WASHINGTON, July 17, 2017 – The Memphis VA Medical Center tried and failed to get a restraining order against Sean Higgins, a whistleblower. On March 17, 2017, then Memphis VA medical director, James Belmont Jr., applied for an ex-parte, meaning done without knowledge, restraining order against the Memphis VA employee.
As CDN previously reported, during the Memphis VA’s investigation of Higgins into purported workplace harassment the hospital placed a bogus restraining order into the investigative file.
The failed attempt to get a restraining order was not documented in Higgins’ investigative file. This new revelation means the hospital tried to covertly get a restraining order and when that failed, allegedly created one.
Now, it appears the VA Secretary, David Shulkin wants answers.
After Mark Bailey, the Chief Negotiator for Higgins’ union, the National Association of Government Employees, sent Shulkin an email with a link to a local news story about the initial allegations regarding the restraining order was placed into Higgins file, the secretary’s office responded with this email:
“The Secretary has received your email dated July 6, 2017. He has forwarded your inquiry to VA leadership for review and direct feedback to you, and someone will contact you within 7-10 business days,” sent on July 6, 2017.
When this reporter sent an email to Shulkin about the attempt to obtain an ex-parte restraining order against Higgins, the secretary’s office gave a similar response:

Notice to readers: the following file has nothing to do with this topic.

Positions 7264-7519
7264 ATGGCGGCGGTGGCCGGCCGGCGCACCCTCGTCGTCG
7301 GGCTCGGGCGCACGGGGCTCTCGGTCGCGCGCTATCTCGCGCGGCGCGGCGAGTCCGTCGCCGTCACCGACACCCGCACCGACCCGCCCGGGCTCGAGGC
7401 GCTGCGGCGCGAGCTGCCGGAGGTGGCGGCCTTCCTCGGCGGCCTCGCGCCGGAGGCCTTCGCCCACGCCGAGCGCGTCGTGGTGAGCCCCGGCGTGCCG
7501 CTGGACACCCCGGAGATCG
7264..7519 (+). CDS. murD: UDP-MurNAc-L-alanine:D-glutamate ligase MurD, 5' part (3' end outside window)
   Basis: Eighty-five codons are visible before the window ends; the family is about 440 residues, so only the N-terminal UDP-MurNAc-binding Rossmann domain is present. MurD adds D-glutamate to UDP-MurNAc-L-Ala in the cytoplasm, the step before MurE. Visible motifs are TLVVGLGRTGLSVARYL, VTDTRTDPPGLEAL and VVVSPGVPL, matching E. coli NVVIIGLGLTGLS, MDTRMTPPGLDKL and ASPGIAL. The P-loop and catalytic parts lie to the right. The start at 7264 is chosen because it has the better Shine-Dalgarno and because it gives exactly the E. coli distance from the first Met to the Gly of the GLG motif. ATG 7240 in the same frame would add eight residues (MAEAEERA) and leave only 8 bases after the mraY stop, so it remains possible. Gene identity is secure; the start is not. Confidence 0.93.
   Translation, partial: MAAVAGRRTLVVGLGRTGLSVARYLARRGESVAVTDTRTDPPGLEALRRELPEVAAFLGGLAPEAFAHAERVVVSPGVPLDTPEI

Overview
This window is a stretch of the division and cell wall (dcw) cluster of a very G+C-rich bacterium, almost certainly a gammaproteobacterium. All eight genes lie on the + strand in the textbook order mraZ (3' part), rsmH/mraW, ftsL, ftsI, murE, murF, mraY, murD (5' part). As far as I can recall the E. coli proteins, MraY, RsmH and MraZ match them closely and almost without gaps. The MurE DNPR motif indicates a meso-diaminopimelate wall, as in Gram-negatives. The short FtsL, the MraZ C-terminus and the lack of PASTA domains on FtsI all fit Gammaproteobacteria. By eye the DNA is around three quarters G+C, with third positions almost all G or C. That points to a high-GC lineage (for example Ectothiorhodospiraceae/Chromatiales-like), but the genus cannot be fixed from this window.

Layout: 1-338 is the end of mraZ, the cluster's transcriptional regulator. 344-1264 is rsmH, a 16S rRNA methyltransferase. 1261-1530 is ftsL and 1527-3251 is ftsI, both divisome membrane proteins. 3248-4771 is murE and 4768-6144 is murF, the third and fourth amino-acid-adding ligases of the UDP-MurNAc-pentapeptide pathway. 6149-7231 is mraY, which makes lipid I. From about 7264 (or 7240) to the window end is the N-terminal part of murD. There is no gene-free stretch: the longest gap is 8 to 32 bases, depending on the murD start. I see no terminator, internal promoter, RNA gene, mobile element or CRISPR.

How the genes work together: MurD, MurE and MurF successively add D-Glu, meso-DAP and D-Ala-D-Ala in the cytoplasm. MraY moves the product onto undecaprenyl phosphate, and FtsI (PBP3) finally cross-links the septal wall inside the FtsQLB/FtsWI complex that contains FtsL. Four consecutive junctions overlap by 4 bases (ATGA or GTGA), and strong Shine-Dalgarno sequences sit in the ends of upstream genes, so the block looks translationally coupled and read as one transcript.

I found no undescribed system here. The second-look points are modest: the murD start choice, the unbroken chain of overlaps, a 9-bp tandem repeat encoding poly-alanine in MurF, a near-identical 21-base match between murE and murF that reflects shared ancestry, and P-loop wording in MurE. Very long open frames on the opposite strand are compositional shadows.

“The Secretary has received your email dated July 14, 2017. He has forwarded your inquiry to VA leadership for review.”
Emails to Willie Logan, public affairs officer for the Memphis VA, Sandra Glover public affairs office for the Veteran Integrated Services Network 9 (the regional VA office which includes the Memphis VA), and to David Dunning, the current Memphis VA Medical Director, were all left unreturned.
Higgins was informed he was being terminated for purported workplace harassment on the day that President Trump signed his landmark VA bill which, among other things, was supposed to add layers of protection to whistleblowers.
He, his attorney Joree Brownlow, and scores of other VA whistleblowers have called his termination a clear cut case of retaliation.
The revelations of shenanigans in the investigation that led to Higgin’s termination have been uncovered since; despite the email by the secretary’s office, no one in the VA has commented directly on Higgins’ termination, it’s timing, or the apparent fraud involved.
The Memphis VA, like many struggling VA hospitals, went through a merry go-round of medical directors; in January 2016, then medical director C. Diane Knight was reassigned after years of scandals and the hospital went through two temporary medical directors, including Belmont, before settling on a permanent replacement, David Dunning, in May 2017.